Spade & the Grave

death and burial through an archaeological lens


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Doors Open London: London’s historic burial grounds

This past weekend was Doors Open London, which is a weekend where historic sites and buildings open their doors to the public, free of charge to allow everyone to see places that they might not otherwise have a chance to experience. It’s an awesome time to be a tourist in your own town, and quite a lot of cities participate in the ‘Doors Open’ concept, all throughout the year! See if your city does…and if not, maybe encourage them to??

I had the pleasure of volunteering on Saturday at two sites: Brick Street Cemetery and Woodland Cemetery, both of which you’ll have heard oodles about already if you’ve been following my blog. There were some pretty cool things going on, and it was an awesome opportunity to participate in some public outreach and public archaeology!

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Significant Women of Brick Street Cemetery: Phoebe McNames, Silvany Tunks, & Hannah Caldwell

It’s a common theme throughout history, that women’s stories are swept under the rug, intentionally or not, to make way for the stories of history’s great men. Of course, with cis women, trans, queer, and otherwise non-gender-conforming individuals being present throughout history, the tales of ‘men’ are only a small fraction of the whole story.

Gravestones from the 19th century have a common formula when it comes to remembering women, and that is by labelling them as wife of… and often not providing any additional information about them. Often nothing much is recorded throughout history about them either, making it even more difficult to find anything else out other than who they married. Today I’d like to talk about three young women who are buried at Brick Street Cemetery, and were early settlers in the area in the mid-19th century: Phoebe McNames, Silvany Tunks, & Hannah Caldwell.

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Brick Street Cemetery Stories: Quaker Stones & Attempted Murder

Hi all, can you believe it’s already nearly the middle of August? I can’t! It feels like just yesterday that I was starting my work at Woodland Cemetery. Tragically, that contract has ended, and I am working for another local historic cemetery for the next month or so, combing through their archival materials to create a book manuscript about the background of the site, their significant people and stories, and transcriptions of the gravestones themselves. Keep your eyes peeled, folks. It promises to be an interesting project!

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Gravestone Conservation: Week 7

My goodness, what a whirlwind these past 7 weeks have been! With only one week to go, I can’t believe I’m nearly finished with these weekly(ish) blog updates of my training and work as a gravestone conservator. Here we go people, I can fix gravestones and know more about stone than I did two months ago! Does anyone want me to talk about stones forever…because too late, I’m never going to stop!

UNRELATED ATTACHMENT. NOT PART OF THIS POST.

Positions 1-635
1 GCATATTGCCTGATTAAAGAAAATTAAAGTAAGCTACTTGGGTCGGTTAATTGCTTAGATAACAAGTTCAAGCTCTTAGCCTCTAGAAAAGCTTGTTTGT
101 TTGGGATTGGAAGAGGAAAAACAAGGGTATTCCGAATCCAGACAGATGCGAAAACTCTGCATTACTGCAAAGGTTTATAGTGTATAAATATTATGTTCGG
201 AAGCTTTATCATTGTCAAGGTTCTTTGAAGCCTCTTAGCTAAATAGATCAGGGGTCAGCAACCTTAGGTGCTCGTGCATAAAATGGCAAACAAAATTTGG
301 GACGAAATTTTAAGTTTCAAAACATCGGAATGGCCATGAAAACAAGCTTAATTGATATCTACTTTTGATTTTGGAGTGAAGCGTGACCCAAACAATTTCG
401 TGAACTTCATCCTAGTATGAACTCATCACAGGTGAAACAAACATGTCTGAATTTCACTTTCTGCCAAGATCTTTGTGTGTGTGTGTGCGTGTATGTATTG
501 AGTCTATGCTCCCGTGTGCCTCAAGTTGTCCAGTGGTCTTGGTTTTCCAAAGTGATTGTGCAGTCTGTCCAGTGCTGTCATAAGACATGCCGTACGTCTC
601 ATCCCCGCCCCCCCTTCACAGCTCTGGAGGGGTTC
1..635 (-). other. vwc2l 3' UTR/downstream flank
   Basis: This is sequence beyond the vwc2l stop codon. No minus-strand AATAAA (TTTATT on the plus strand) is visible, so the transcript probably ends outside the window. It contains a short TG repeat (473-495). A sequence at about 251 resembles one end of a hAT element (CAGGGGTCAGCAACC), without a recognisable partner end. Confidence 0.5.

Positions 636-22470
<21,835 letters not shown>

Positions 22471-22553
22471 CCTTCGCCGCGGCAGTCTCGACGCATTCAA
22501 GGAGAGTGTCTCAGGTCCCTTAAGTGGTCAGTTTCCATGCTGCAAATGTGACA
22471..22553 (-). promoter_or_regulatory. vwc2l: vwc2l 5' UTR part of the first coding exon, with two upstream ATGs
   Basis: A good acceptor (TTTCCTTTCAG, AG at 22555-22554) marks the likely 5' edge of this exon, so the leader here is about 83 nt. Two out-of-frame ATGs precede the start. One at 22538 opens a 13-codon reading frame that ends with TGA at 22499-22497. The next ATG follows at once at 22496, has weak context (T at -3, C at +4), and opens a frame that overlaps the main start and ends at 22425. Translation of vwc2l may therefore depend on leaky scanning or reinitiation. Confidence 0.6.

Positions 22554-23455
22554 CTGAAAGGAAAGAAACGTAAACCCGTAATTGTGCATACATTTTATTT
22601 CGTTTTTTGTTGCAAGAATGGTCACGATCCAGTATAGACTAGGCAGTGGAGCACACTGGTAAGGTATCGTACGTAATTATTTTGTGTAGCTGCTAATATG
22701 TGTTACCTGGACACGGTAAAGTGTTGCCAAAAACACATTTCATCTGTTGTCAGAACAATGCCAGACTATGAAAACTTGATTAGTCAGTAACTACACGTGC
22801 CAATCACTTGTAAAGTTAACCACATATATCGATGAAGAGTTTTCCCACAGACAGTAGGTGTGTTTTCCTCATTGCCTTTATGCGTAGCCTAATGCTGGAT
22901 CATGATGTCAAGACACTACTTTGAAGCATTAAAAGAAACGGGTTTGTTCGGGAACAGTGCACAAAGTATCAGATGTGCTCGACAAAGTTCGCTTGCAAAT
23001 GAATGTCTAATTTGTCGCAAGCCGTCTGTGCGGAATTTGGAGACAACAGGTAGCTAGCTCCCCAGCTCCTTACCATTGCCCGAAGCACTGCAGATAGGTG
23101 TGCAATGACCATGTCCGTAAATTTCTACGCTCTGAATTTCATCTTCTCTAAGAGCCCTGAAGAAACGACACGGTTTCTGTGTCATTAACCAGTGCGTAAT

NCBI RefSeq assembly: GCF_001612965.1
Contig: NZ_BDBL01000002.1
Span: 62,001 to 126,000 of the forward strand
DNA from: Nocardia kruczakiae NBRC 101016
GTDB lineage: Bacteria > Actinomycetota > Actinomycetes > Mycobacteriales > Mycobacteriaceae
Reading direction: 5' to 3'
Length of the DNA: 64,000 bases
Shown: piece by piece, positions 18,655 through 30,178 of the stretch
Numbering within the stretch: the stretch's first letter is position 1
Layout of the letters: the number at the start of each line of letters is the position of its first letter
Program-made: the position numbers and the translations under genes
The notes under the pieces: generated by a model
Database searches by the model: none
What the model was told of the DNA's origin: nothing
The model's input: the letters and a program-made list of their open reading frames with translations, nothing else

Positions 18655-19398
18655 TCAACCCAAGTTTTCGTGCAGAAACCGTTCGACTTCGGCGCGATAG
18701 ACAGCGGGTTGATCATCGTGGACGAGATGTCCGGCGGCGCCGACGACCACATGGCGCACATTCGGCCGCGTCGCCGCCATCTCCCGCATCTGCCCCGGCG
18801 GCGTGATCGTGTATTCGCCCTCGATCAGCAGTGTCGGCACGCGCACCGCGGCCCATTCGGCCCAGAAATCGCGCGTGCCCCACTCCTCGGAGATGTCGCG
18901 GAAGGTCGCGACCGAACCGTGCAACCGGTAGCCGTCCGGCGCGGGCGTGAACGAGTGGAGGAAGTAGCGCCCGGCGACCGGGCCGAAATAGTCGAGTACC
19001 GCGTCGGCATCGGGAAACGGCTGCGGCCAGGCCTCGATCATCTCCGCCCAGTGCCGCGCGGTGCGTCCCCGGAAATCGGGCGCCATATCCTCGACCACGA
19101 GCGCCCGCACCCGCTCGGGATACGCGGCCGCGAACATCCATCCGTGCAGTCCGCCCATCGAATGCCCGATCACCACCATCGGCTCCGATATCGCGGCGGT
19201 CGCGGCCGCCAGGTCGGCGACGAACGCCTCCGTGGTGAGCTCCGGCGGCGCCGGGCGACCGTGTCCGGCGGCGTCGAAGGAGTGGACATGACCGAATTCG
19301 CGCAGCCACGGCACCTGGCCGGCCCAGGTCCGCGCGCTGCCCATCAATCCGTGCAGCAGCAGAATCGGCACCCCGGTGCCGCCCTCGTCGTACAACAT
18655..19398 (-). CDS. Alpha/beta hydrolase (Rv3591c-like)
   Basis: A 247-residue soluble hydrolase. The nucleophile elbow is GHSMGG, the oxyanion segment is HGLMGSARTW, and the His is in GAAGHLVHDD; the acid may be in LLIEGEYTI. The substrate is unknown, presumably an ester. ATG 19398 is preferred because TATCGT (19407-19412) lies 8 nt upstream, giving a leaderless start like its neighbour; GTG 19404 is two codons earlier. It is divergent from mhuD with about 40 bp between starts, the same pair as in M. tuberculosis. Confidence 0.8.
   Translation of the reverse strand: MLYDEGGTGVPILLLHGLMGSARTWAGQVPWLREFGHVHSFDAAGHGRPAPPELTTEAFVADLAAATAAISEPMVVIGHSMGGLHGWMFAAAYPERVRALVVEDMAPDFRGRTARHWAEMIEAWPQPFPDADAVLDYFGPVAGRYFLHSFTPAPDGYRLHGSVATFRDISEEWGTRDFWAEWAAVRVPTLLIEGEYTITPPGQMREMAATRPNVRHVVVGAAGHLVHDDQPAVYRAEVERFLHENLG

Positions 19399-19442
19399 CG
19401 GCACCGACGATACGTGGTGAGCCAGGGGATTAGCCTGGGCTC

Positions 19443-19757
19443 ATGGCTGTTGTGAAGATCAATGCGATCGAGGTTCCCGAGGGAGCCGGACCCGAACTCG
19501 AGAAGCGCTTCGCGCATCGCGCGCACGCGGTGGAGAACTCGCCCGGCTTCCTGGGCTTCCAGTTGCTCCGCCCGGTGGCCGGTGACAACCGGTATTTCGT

It was an exciting and productive week at the cemetery, so lets dive in! It was only a four-day week because last Monday was Canada Day, so I’m pretty impressed with all the things we got done.

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Meagan & Thomas, archivist/historians, preparing for the July 6 tours.

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Gravestone Conservation 2019: Week 5 & 6

There has been a lot of work going on over the last two weeks! So much that last weekend was super busy and I didn’t have time to write a blog post. I went to a bridal shower, worked on an article for ages (& finnnNALly submitted it), visited a cottage with my friends, and did a bunch of other things. Bye weekends, I hardly knew you!

You’ll all be pleased to know we only had like 2 rain days over the last two weeks, so there is a little more to talk about! We fixed so many stones, uncovered some extra dramatic stories, did a couple tours, worked with a practicum student, went of a tree-tour of the cemetery, and fought with the drill! That last part doesn’t sound as dramatic to you as it was, but stay with me…

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Tools of the trade!

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Gravestone Conservation 2019: Week 2

Hello all, welcome back to another ‘updates from the field’ style post, where I’d like to discuss what we got up to at the cemetery this week! It was an extremely busy week, and we got quite a lot accomplished, and learned a load of new skills throughout it all that I am very excited to use throughout this program and hopefully throughout my career as a historical archaeologist.

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Little woodchuck friend coming to see why we were digging so many holes in their field! 

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The Geologic Composition & Weathering of Gravestones.

If you are new to the study of burial markers and don’t come from a geologic background or have prior knowledge in basic geology, grasping the differences in materials found in burial grounds might seem like a monumental (hah) task! In this post, we will be discussing the composition and problems/perks of different stone types that are found across North American historical burial grounds, as well as common erosion issues that can be seen across these stones.

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Woodland Cemetery, London. ON. (Photo by author 2019).

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